There is no single panacea, be it automation or remote working, to solve the various problems confronting the world of work. Instead, firms that make the best use of the tools now on offer, and which involve their staff in any key decisions, are likely to prosper.
The Covid-19 pandemic accelerated a huge number of workplace trends, not least remote working and flexible working hours.
Labour shortages – accelerated, amongst other factors, by what has become known as the Great Resignation – may offer employees more bargaining power, but most workers in emerging Europe remain lower paid than their western counterparts, and often with fewer rights.
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According to PwC’s Global Workforce Hopes and Fears Survey of more than 52,000 workers in 44 countries and territories, carried out in March 2022, pay is unsurprisingly the main factor in people wanting to change jobs, with 71 per cent citing it as a key reason.
Yet money isn’t enough by itself to retain workers, who were almost as likely to cite intangible factors related to meaning. Job fulfilment and the ability to be one’s true self at work were ranked second and third among employees considering a job change.
Margareta Mucibabici, public affairs and social impact director at UiPath, a Romanian-founded unicorn that makes robotic process automation software, says that solving these problems forms a key part of the company’s philosophy.
“How can we make sure that in addition to productivity, efficiency, return on time, engagement, we can help our customers, but also their employees, leverage automation to become a force for good?”, she says.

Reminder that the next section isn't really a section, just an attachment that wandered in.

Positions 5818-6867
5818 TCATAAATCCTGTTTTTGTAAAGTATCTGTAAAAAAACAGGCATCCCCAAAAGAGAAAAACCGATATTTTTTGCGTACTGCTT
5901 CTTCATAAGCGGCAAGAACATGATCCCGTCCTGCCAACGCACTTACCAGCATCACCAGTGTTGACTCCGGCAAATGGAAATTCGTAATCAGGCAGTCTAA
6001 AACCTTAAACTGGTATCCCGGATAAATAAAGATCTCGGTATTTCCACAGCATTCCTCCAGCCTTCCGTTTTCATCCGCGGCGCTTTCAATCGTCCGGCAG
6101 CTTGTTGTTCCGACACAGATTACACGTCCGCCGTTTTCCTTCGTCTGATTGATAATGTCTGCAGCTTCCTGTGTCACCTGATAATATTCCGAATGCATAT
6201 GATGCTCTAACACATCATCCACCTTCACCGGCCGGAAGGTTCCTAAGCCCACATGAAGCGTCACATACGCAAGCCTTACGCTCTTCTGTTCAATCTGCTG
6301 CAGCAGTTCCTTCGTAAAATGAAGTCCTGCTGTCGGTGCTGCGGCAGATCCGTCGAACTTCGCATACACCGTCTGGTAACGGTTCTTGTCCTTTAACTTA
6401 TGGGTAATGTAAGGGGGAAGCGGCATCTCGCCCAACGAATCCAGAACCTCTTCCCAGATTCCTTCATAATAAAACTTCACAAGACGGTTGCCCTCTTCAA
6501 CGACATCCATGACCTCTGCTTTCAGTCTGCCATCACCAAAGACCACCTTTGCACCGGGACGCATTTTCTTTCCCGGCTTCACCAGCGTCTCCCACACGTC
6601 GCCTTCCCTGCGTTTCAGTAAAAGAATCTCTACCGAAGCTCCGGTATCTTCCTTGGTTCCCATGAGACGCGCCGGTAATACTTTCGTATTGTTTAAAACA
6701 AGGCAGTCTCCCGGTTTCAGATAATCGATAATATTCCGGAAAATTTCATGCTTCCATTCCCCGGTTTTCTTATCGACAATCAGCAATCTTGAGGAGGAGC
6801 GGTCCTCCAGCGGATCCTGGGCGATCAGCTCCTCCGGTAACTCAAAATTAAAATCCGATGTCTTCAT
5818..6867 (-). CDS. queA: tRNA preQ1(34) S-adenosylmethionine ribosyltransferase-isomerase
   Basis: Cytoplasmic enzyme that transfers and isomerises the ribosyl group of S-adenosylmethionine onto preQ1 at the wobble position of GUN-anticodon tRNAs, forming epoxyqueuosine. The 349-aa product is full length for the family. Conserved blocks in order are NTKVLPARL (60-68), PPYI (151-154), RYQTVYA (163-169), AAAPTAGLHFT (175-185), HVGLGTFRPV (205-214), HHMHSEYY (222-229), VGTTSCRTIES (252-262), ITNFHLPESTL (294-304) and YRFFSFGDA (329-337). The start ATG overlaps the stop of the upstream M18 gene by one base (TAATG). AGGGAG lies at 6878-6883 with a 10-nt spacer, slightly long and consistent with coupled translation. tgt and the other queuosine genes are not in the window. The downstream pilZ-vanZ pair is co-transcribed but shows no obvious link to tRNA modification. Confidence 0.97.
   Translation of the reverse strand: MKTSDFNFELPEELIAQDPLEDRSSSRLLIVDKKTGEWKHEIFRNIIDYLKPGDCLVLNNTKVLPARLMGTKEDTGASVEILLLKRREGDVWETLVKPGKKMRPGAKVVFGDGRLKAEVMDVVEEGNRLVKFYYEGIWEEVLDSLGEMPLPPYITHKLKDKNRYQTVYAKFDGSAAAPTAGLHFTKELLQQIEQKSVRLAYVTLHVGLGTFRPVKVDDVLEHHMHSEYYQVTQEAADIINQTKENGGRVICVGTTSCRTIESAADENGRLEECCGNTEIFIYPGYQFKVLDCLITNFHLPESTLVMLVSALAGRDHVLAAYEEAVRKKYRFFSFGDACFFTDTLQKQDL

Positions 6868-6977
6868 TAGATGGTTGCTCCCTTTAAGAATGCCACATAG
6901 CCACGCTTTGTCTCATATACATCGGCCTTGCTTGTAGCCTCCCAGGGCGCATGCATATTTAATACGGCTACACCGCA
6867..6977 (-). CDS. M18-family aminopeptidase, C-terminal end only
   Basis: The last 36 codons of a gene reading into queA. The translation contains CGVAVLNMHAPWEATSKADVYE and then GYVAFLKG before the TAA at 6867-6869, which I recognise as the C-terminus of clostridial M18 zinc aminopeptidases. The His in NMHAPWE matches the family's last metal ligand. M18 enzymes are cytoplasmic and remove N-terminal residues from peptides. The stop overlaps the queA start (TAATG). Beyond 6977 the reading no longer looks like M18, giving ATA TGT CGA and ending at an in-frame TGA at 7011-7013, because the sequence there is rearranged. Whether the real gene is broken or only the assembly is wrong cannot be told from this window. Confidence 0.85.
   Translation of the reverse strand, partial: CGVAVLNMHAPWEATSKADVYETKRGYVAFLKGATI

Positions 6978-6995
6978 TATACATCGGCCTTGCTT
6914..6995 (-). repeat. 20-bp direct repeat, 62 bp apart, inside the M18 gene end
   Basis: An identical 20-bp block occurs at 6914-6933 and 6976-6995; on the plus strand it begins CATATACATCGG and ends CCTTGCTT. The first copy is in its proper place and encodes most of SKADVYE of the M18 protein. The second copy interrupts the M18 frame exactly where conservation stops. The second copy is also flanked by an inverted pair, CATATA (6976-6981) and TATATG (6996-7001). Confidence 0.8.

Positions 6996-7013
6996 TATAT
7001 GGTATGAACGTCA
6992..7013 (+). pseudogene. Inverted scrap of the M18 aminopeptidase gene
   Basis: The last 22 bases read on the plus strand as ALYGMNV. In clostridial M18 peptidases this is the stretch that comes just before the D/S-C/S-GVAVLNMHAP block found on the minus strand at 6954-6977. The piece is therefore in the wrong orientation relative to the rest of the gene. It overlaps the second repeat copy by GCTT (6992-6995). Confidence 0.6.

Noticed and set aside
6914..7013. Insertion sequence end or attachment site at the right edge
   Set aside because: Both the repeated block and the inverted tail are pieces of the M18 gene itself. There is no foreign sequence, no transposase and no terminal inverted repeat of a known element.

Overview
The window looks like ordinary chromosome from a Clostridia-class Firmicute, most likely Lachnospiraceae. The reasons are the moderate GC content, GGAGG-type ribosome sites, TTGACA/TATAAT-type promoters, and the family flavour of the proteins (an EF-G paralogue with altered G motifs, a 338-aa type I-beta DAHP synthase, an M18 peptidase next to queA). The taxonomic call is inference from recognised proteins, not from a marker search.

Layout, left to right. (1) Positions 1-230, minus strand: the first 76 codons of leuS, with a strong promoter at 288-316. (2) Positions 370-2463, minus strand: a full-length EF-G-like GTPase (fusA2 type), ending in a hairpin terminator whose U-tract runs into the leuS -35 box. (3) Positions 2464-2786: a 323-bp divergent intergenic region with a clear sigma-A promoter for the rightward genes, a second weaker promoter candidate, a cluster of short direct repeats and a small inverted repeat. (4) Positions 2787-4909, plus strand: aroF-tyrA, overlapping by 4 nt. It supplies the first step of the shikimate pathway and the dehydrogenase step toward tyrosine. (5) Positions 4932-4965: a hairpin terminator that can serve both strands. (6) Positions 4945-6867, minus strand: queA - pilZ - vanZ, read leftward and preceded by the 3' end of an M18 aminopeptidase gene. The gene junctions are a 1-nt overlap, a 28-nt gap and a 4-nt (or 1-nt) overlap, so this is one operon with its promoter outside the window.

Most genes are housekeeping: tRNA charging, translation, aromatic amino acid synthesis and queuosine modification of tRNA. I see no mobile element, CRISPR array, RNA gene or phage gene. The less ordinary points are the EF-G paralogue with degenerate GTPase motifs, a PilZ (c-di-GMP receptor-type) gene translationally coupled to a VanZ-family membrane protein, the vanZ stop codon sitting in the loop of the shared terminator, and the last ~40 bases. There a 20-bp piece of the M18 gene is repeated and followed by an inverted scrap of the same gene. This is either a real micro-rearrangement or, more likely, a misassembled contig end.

Talking to Sam Burke, managing editor and senior host at Real Vision during the Future of Emerging Europe Summit and Awards in Brussels in June, she confirms that Covid-19 was a turning point.
“During the pandemic a very important thing happened: we realised we that have very little time to transition to digital.”
One of the areas that saw a great deal of automation during the pandemic was healthcare.
“In the health care industry, it was very important to care for the patients,” adds Mucibabici. “What we witnessed was the automation of an impressive amount of paperwork and bureaucracy, of repetitive tasks that doctors and nurses have to deal with in addition to looking out for the patients. This was one of the first kind of automation solutions for good that UiPath has developed.”
Do not fear automation
If there is one message that Mucibabici is keen to get across, it is that automation should not be feared, by employers or by workers.
“Automation automates tasks, not jobs,” she says.
Indeed, contrary to popular fears that robots are destroying jobs, the rise in automation of European economies actually increased employment by one-two per cent from 2004-18, a research paper published in January claims.
Ronald Bachmann and Myrielle Gonschor from the RWI – Leibniz Institute for Economic Research in Germany and Piotr Lewandowski and Karol Madoń from Poland’s Institute for Structural Research (IBS) studied how the increase in robot installation influenced worker flows, such as layoffs and new hirings, and therefore employment and unemployment levels in European economies.
“The general message that comes from our research is that adoption of robots in Europe hasn’t led to a rise in unemployment,” Gonschor said when publishing the study. “The number of industrial robots per 1,000 workers quadrupled from 2000 to 2017, and the effects on employment have been seen as mixed. But it turns out that robots aren’t stealing our jobs – they’re changing them.”
The challenge for employers is to ensure that this change is for the better.
Andreea Baciu is UiPath’s Chief Culture Officer and says that old job descriptions are obsolete.
“When people are thinking about jobs, they should think about allowing the employee to come in with their best self and contribute in a meaningful manner.”
She believes that where work is done – at home or at an office – is now less important than the work being done.
“It is about the work that they do,” she says. “If that work is meaningful, purposeful, if it puts their strengths to work, if it is something that they can contribute to, something bigger than themselves – then that will make them happy, regardless of where they are.”